By Brian Dolan, Head Market Strategist
Markets on Edge Ahead of FOMC Decision on Wednesday
The Federal Reserve’s policy-making Federal Open Market Committee (FOMC) is holding a two-day meeting this week, with a policy statement at the conclusion of the meeting on Wednesday afternoon at 2 pm EDT. Fed Chair Janet Yellen will hold a press conference following the statement, which will also be accompanied by an update of the Fed’s Summary of Economic Projections (SEP), a collection of economic forecasts by individual Fed members.
The market is not expecting any change to the Fed’s target interest rate, which has been held at 0.00-0.25% for the last six years. Instead, markets will focus on the language of the FOMC’s forward guidance about future policy moves. The expectation there is that the Fed will drop the use of ‘patient’ to describe its approach to eventually raising interest rates later this year. That would set the FOMC on course to initiate a rate increase potentially as early as its June 17 meeting. Futures markets are currently pricing in a relatively low probability of a June rate increase, and showing about a 50% likelihood of the first rate hike coming in September. Still, markets remain on edge awaiting the FOMC.
More than Just a Word
While the market is largely fixated on whether or not the Fed will drop the use of ‘patient,’ the overall tone of the FOMC statement will be the crucial driver of the market’s reaction. While much has been made of the US recovery, recent US data (apart from large gains in monthly jobs numbers) suggest there is still plenty of room for caution. Wages remain largely stagnant after inflation and consumer and business confidence has been slipping recently. The broad Labor Market Conditions Index (LMCI), based on 19 labor market indicators, has fallen in each month of this year, from 7.1 at the end of 2014 to 4.0 in February (the index has averaged 5.0 since 2010), suggesting employment remains delicate at best.
Elsewhere, weakness in Europe, China and Japan all pose risks to the global outlook, to which the US is inextricably tied. US dollar strength also poses another headwind to the US recovery, undermining US exports even further as demand from abroad remains soft. Dollar strength, which shows no sign of abating given market expectations of ongoing central bank policy divergence between the US and the rest, also undermines the Fed’s goal of price stability by suppressing inflationary pressures.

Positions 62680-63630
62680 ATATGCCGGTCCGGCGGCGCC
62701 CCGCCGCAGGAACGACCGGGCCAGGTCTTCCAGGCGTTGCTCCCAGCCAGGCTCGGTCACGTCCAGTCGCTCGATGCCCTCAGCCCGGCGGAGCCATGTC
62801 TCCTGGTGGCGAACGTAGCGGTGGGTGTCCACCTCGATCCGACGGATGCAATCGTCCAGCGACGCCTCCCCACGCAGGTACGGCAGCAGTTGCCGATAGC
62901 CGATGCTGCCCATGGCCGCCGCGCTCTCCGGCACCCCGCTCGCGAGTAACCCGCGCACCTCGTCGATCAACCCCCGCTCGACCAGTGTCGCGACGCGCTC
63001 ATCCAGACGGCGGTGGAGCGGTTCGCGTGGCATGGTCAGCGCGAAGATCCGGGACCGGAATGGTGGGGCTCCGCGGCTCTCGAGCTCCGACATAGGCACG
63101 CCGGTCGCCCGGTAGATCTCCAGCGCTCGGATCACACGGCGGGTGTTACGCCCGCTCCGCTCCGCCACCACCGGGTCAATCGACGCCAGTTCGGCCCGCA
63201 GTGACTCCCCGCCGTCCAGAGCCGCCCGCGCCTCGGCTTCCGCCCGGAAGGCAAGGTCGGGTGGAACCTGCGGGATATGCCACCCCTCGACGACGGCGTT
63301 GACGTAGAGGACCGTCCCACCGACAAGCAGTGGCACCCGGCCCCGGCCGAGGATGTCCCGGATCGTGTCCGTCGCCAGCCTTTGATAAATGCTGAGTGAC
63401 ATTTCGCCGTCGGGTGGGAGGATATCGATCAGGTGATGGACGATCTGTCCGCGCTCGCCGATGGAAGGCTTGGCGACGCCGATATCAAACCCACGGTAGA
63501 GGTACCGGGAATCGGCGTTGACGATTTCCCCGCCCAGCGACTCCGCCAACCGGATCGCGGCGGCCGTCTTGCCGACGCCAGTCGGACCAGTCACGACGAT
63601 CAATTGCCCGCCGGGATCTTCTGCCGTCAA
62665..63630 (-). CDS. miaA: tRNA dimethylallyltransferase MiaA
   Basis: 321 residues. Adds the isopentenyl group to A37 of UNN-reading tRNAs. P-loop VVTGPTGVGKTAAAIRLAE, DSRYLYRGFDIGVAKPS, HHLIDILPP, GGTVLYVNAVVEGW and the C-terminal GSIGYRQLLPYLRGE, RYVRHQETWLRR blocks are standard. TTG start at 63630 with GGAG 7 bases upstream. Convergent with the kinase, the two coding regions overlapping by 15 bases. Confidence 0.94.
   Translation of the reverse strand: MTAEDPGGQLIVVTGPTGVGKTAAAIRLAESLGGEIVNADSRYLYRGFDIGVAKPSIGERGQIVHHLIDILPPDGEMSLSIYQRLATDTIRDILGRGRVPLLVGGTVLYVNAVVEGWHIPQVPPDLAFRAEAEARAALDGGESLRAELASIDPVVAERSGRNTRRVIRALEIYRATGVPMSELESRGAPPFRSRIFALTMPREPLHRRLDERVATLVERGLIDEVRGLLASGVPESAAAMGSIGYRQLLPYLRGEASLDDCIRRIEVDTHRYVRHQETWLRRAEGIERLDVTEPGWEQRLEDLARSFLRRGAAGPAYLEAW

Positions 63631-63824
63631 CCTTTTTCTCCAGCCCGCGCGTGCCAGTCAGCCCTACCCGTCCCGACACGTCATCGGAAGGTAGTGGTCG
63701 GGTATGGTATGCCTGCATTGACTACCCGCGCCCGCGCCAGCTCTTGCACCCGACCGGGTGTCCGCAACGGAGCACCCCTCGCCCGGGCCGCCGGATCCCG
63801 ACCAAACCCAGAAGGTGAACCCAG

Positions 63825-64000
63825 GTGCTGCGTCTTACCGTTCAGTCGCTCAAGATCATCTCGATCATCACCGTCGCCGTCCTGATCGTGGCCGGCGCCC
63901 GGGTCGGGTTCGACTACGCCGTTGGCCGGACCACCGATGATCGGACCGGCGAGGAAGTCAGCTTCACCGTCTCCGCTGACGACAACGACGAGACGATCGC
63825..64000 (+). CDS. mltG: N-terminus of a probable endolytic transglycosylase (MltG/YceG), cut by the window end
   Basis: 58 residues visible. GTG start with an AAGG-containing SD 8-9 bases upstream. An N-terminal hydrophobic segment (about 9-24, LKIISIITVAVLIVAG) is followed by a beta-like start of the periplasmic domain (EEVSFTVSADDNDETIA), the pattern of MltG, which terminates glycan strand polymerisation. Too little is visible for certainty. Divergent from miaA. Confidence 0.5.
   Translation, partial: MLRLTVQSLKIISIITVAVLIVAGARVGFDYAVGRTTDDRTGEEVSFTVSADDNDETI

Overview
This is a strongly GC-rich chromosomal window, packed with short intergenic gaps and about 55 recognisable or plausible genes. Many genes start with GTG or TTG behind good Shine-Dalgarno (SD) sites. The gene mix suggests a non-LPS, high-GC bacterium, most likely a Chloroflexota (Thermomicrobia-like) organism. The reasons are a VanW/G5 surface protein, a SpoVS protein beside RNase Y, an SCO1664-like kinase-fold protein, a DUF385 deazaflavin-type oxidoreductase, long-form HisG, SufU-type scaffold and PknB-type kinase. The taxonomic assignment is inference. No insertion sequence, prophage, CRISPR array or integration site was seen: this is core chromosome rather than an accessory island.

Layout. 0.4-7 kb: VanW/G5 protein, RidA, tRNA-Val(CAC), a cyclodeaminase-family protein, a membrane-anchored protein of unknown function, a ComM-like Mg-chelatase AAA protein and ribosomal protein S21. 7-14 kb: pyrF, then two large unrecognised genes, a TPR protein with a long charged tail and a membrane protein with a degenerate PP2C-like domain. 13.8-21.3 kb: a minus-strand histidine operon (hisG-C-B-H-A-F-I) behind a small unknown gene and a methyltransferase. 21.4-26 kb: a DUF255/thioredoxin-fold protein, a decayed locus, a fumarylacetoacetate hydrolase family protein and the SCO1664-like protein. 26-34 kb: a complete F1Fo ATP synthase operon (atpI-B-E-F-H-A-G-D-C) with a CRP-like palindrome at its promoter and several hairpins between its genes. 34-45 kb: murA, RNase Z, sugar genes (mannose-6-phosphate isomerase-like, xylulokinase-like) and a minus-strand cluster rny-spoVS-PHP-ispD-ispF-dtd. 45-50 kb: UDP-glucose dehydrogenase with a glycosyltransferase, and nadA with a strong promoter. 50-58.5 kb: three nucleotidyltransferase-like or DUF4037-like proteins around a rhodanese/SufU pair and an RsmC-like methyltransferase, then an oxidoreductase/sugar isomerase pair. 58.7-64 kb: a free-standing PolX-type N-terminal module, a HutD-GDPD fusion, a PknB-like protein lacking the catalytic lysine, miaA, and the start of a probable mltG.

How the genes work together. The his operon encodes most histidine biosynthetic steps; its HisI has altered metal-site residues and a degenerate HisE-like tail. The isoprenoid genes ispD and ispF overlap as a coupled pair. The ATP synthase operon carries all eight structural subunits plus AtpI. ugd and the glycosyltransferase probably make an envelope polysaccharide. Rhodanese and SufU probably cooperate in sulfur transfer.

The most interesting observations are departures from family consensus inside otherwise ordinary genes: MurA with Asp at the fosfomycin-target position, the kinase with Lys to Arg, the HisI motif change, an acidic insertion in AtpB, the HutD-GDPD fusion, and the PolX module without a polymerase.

Cautious or Confident?
While the Fed may drop ‘patient’ from its guidance, I look for the Fed to retain an extremely cautious tone on the US outlook overall and stress the risks from international developments and possibly even the US dollar. The Fed’s own forecasts in the SEP are likely to be downgraded relative to prior estimates. The Fed’s language is likely to be extremely nuanced, leaving room for multiple interpretations by market participants; Yellen’s press conference will be critical to deciphering the road ahead. I think the lasting impression, however, is going to be of a Fed in no hurry to start tightening and seeking to maintain maximum flexibility, including doing nothing. If this more cautious tone is delivered, investors are likely to breathe a sigh of relief, as prospects of a June first-move are postponed yet again to September or even later. In this case, I would look for US yields to drop back below 2% in the 10 years and with a potential for stocks to bounce again. How long the relief bounce, if any, may last is a more difficult question, as it would have been predicated on a weaker assessment of the US outlook.
Should the Fed pronounce more confidently on the US outlook, and June rate hike expectations strengthen, it could spell a very difficult period for risk sentiment overall, as yields turn higher again and investors re-position for an earlier rate hike. From a longer-term investing perspective, such set-backs could be used to deploy additional US stock investments at reduced price levels, as the medium term US outlook remains mostly buoyant, certainly from a global perspective.